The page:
Contentious issues in human-wildlife encounters: seeking solutions in a changing social context
Daniel Lunney1,2, Adam Munn3 and Will Meikle4
1Department of Environment and Climate Change NSW, PO Box 1967, Hurstville NSW 2220
2School of Biological Sciences and Biotechnology, Murdoch University, Murdoch, Western Australia 6150
3Faculty of Veterinary Science, The University of Sydney 2006.
4Taronga Conservation Society Australia, PO Box 20, Mosman NSW 2088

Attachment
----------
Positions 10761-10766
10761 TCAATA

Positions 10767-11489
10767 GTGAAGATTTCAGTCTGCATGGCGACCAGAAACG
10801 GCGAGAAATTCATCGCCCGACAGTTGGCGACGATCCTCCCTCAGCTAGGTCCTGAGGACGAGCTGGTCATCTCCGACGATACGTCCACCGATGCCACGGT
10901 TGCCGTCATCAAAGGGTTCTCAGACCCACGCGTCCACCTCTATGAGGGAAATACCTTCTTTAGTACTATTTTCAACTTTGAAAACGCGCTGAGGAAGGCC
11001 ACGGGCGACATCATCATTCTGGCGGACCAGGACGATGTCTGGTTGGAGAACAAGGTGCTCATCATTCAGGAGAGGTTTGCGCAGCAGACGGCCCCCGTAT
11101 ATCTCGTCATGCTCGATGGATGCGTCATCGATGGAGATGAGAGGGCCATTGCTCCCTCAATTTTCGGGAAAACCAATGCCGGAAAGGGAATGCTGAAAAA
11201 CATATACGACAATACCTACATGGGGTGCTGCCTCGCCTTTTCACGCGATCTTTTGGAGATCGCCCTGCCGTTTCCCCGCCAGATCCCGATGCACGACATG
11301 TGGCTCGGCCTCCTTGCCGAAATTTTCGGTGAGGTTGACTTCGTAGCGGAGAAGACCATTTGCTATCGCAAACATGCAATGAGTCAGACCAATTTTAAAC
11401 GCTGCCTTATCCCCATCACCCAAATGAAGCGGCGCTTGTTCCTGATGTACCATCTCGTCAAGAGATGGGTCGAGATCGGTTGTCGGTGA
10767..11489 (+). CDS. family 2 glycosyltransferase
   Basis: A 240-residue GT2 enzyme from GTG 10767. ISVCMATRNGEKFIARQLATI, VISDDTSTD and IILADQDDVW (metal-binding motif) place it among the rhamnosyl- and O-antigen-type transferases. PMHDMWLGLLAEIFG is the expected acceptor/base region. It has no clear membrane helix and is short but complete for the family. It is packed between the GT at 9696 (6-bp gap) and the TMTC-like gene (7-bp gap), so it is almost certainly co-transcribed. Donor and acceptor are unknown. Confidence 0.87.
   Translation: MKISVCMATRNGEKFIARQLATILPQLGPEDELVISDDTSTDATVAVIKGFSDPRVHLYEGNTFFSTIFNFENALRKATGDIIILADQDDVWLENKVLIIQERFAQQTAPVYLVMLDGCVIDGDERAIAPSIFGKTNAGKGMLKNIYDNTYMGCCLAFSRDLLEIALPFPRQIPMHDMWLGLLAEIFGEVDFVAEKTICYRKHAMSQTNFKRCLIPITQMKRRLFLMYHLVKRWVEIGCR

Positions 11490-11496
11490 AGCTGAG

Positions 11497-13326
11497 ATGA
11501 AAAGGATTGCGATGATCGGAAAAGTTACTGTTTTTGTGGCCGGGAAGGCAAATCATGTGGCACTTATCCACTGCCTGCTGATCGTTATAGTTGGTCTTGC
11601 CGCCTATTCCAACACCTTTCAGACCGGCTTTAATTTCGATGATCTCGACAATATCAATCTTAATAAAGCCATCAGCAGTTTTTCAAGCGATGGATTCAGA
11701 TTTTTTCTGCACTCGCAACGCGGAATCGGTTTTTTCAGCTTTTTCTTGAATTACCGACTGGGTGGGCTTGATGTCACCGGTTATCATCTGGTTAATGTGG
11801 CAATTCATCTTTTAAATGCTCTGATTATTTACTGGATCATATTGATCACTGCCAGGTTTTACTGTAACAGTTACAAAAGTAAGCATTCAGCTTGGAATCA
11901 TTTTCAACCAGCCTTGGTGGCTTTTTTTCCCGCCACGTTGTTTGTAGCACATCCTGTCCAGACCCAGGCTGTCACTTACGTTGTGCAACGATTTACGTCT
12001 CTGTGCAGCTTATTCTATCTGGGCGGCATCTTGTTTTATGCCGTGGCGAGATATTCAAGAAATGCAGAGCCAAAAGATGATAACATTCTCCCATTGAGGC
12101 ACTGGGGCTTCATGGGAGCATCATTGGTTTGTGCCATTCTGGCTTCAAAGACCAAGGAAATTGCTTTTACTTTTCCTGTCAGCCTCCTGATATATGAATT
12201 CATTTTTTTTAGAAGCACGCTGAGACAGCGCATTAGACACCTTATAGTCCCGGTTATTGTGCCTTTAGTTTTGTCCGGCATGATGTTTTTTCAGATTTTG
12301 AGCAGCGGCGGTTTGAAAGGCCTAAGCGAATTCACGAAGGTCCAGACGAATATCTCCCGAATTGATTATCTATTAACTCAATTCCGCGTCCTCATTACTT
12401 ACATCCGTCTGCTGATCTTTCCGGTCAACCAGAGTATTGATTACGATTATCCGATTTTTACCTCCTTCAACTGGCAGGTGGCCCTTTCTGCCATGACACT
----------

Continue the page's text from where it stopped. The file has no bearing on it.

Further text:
Wildlife management is, in our view, as much about education, and managing people’s attitudes, as it is about the science of populations of animals. The successful koala management program for Victoria, outlined by Peter Menkhorst, has only been possible because of his firm grasp, and that of his colleagues, of the divergent attitudes towards koalas. Among the many benefits provided to humans by the wildlife resource, we have tackled just one value in this book - recreational. Wildlife can also cause problems for people. Among the negative values of wildlife, we selected but one topic, namely roadkill. The plenary sessions to this forum were filled with interesting details and some provocative challenges, such as that by Des Cooper, “…this discussion is really being conducted with a particular set of assumptions, which are assumptions made by rich, well-to-do people who live in cities…” We need much more of such cut-and-thrust to avoid the narrow viewpoint that is possible from the comfort of mid-city life. On the other hand, do we really think that those in immediate contact with a wildlife problem are always the best informed to manage our wildlife? Arthur White delicately touched a subject that shows just how fast matters are changing. He entitled his paper, “Can I touch that frog?” He asked, “With limited exposure to the natural world will future generations still be prepared to defend global ecosystems?” From the gentle approach of whale-watching and the attention to seals and dolphins, and the careful research that underpinned all the recommendations, to the as yet nearly-impenetrable problem of roadkill, the issue that is central is that of communication. We are not isolated in Australia from world problems, but the converse also applies – our solutions and our communication endeavours can make an international contribution. Harry Recher posed the question in his foreword: “How do you make people care and therefore willing to share with others, and other species?” The authors in this book have made a positive contribution to seeking answers to that question.